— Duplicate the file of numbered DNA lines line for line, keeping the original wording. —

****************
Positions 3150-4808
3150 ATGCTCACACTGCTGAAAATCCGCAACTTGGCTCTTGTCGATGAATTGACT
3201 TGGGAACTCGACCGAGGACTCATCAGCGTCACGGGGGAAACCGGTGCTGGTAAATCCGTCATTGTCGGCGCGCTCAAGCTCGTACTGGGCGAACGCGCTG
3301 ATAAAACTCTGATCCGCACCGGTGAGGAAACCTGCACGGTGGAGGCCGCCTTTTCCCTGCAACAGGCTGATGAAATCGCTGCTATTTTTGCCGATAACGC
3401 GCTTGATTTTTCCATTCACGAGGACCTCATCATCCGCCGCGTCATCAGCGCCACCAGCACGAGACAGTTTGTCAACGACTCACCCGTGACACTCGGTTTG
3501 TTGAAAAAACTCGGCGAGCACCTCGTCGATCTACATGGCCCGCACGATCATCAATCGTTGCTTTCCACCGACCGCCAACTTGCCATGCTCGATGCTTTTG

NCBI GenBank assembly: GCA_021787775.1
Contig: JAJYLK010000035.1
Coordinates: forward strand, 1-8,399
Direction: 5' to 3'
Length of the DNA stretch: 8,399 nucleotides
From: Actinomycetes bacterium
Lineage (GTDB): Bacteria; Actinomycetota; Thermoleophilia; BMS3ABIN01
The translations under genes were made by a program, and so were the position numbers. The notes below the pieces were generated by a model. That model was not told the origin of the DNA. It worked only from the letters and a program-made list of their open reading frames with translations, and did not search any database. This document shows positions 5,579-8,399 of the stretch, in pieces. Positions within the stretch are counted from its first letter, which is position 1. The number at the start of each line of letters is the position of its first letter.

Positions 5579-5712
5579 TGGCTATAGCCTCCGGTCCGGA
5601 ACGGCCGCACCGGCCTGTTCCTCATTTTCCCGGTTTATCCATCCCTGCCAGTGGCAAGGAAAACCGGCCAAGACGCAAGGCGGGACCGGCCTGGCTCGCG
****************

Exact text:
Positions 3150-4808
3150 ATGCTCACACTGCTGAAAATCCGCAACTTGGCTCTTGTCGATGAATTGACT
3201 TGGGAACTCGACCGAGGACTCATCAGCGTCACGGGGGAAACCGGTGCTGGTAAATCCGTCATTGTCGGCGCGCTCAAGCTCGTACTGGGCGAACGCGCTG
3301 ATAAAACTCTGATCCGCACCGGTGAGGAAACCTGCACGGTGGAGGCCGCCTTTTCCCTGCAACAGGCTGATGAAATCGCTGCTATTTTTGCCGATAACGC
3401 GCTTGATTTTTCCATTCACGAGGACCTCATCATCCGCCGCGTCATCAGCGCCACCAGCACGAGACAGTTTGTCAACGACTCACCCGTGACACTCGGTTTG
3501 TTGAAAAAACTCGGCGAGCACCTCGTCGATCTACATGGCCCGCACGATCATCAATCGTTGCTTTCCACCGACCGCCAACTTGCCATGCTCGATGCTTTTG

NCBI GenBank assembly: GCA_021787775.1
Contig: JAJYLK010000035.1
Coordinates: forward strand, 1-8,399
Direction: 5' to 3'
Length of the DNA stretch: 8,399 nucleotides
From: Actinomycetes bacterium
Lineage (GTDB): Bacteria; Actinomycetota; Thermoleophilia; BMS3ABIN01
The translations under genes were made by a program, and so were the position numbers. The notes below the pieces were generated by a model. That model was not told the origin of the DNA. It worked only from the letters and a program-made list of their open reading frames with translations, and did not search any database. This document shows positions 5,579-8,399 of the stretch, in pieces. Positions within the stretch are counted from its first letter, which is position 1. The number at the start of each line of letters is the position of its first letter.

Positions 5579-5712
5579 TGGCTATAGCCTCCGGTCCGGA
5601 ACGGCCGCACCGGCCTGTTCCTCATTTTCCCGGTTTATCCATCCCTGCCAGTGGCAAGGAAAACCGGCCAAGACGCAAGGCGGGACCGGCCTGGCTCGCG